"I think," said Hoff, "we had better leave him in the care of the first doctor we come to. We can say that he is an injured motorcyclist we found lying in the road."

"And me?" asked Jane, almost fearfully.

"I'll take you back to the city with me."

"No," she replied, "that won't do. I ought to stay by him. Besides, if I return with you, it will be hard to explain."

He turned to look inquiringly at her and for a moment drove on in silence.

"There's nothing more you can do for the man once he is in competent medical hands, except to notify his people. Is he married?"

"No," said Jane, "he's not married. I can tell his friends."

"Did your parents know about"--he hesitated--"about this trip with the chauffeur?"

Jane blushed guiltily, wondering what he suspected of her. She hoped that he did not think she had a habit of going off on such journeys with the chauffeur. Even though the man at her side was officially her enemy she resented being put into a position that would cheapen her in his eyes.

"No," she replied, "they knew nothing about it."

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Hoff drove on in silence. She had feared that he might ask her more embarrassing questions, might insist on knowing where she had been going when the accident occurred. A panic seized her. What if he should ask her? What could she tell him? He had a masterful way about him. If he took it into his head to make her confess she realized that she would have a struggle to keep from telling him everything. She made up her mind that she would not, she dare not answer any more questions.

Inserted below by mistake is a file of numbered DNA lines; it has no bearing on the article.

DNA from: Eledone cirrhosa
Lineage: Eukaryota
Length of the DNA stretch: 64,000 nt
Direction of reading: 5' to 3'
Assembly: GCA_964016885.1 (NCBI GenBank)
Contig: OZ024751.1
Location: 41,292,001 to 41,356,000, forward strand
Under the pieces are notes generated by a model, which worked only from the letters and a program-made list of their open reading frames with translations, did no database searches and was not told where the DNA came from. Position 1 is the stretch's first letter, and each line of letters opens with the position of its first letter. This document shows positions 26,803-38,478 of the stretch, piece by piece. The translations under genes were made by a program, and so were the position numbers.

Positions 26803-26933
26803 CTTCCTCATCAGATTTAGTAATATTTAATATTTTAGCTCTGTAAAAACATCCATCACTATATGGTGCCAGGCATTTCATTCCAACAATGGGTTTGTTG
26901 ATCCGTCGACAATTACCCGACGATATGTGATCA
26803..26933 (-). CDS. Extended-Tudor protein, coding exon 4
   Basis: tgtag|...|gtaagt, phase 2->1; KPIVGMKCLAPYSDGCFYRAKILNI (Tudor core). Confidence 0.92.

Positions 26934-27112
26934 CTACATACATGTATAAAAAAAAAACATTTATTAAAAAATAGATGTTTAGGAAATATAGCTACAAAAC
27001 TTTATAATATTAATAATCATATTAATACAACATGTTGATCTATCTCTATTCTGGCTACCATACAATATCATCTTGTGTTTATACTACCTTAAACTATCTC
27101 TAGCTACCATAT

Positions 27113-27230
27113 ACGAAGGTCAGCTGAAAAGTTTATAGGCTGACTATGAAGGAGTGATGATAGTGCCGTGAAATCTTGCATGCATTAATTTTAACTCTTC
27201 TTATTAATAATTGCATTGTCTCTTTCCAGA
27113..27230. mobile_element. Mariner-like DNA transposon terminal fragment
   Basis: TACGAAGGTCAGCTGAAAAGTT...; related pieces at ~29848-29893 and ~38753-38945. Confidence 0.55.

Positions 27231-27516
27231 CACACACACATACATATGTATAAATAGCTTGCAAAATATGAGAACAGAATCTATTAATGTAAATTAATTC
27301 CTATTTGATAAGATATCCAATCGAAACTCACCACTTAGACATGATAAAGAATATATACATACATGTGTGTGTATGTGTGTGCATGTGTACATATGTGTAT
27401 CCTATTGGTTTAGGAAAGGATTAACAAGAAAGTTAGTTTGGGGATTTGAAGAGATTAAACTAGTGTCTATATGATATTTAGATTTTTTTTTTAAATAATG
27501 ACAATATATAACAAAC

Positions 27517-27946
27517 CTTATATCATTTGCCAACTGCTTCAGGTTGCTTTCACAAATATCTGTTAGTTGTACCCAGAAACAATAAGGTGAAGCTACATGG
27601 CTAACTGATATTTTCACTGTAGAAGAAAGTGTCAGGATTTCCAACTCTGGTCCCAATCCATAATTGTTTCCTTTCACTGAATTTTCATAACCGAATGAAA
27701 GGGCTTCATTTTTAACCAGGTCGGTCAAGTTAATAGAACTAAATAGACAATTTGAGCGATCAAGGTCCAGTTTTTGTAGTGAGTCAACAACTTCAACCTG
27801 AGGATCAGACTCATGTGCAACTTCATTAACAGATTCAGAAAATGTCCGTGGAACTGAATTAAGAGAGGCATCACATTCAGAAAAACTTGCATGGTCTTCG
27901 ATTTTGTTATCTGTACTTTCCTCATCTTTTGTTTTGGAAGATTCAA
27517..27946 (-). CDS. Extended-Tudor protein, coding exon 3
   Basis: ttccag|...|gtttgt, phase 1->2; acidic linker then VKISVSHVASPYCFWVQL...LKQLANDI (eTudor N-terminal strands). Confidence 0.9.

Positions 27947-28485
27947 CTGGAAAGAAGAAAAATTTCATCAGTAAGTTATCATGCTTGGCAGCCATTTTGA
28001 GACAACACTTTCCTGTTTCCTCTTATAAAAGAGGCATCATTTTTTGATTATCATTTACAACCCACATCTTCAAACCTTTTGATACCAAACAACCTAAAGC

When he spoke again she was relieved to hear a suggestion instead of a query.

"When we have crossed the ferry," he said, "you can put on a dust coat to hide your costume, and I will send you home in a taxi. Will that be all right?"

"That will do nicely," she replied, gratefully conscious that he was endeavoring to plan so that her part in the afternoon's adventures need not become public.

Nevertheless she waited nervously while Hoff and the doctor carried Dean into the doctor's home. What if the doctor's suspicions should be aroused, and he should insist on knowing all the details of the accident? To her astonishment the doctor seemed to accept Hoff's brief recital of finding an injured motorcyclist on the road without question.

Perhaps if she had seen the amount of the bills Hoff left to care for the chauffeur's treatment she might have understood better.